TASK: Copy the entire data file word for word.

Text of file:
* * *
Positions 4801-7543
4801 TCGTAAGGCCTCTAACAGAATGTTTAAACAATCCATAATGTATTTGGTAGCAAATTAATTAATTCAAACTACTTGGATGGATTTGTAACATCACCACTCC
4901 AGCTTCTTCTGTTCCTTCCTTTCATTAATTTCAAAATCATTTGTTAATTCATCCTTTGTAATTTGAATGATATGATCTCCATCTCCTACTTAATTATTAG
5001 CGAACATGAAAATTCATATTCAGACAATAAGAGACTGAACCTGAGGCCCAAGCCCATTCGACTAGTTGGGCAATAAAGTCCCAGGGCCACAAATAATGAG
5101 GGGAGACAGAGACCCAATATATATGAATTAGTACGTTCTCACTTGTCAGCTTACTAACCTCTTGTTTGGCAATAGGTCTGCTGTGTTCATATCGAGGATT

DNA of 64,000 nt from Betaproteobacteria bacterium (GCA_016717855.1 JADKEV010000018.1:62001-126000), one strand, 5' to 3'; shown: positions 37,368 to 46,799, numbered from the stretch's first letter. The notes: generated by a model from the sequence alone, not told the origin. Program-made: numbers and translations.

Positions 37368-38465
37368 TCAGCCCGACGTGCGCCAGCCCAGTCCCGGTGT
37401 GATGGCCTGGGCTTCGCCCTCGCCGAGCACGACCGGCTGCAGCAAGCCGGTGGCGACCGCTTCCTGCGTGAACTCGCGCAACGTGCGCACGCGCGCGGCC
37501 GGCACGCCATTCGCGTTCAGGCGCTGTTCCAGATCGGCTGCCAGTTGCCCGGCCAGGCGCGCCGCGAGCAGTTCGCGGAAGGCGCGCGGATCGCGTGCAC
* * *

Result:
Positions 4801-7543
4801 TCGTAAGGCCTCTAACAGAATGTTTAAACAATCCATAATGTATTTGGTAGCAAATTAATTAATTCAAACTACTTGGATGGATTTGTAACATCACCACTCC
4901 AGCTTCTTCTGTTCCTTCCTTTCATTAATTTCAAAATCATTTGTTAATTCATCCTTTGTAATTTGAATGATATGATCTCCATCTCCTACTTAATTATTAG
5001 CGAACATGAAAATTCATATTCAGACAATAAGAGACTGAACCTGAGGCCCAAGCCCATTCGACTAGTTGGGCAATAAAGTCCCAGGGCCACAAATAATGAG
5101 GGGAGACAGAGACCCAATATATATGAATTAGTACGTTCTCACTTGTCAGCTTACTAACCTCTTGTTTGGCAATAGGTCTGCTGTGTTCATATCGAGGATT

DNA of 64,000 nt from Betaproteobacteria bacterium (GCA_016717855.1 JADKEV010000018.1:62001-126000), one strand, 5' to 3'; shown: positions 37,368 to 46,799, numbered from the stretch's first letter. The notes: generated by a model from the sequence alone, not told the origin. Program-made: numbers and translations.

Positions 37368-38465
37368 TCAGCCCGACGTGCGCCAGCCCAGTCCCGGTGT
37401 GATGGCCTGGGCTTCGCCCTCGCCGAGCACGACCGGCTGCAGCAAGCCGGTGGCGACCGCTTCCTGCGTGAACTCGCGCAACGTGCGCACGCGCGCGGCC
37501 GGCACGCCATTCGCGTTCAGGCGCTGTTCCAGATCGGCTGCCAGTTGCCCGGCCAGGCGCGCCGCGAGCAGTTCGCGGAAGGCGCGCGGATCGCGTGCAC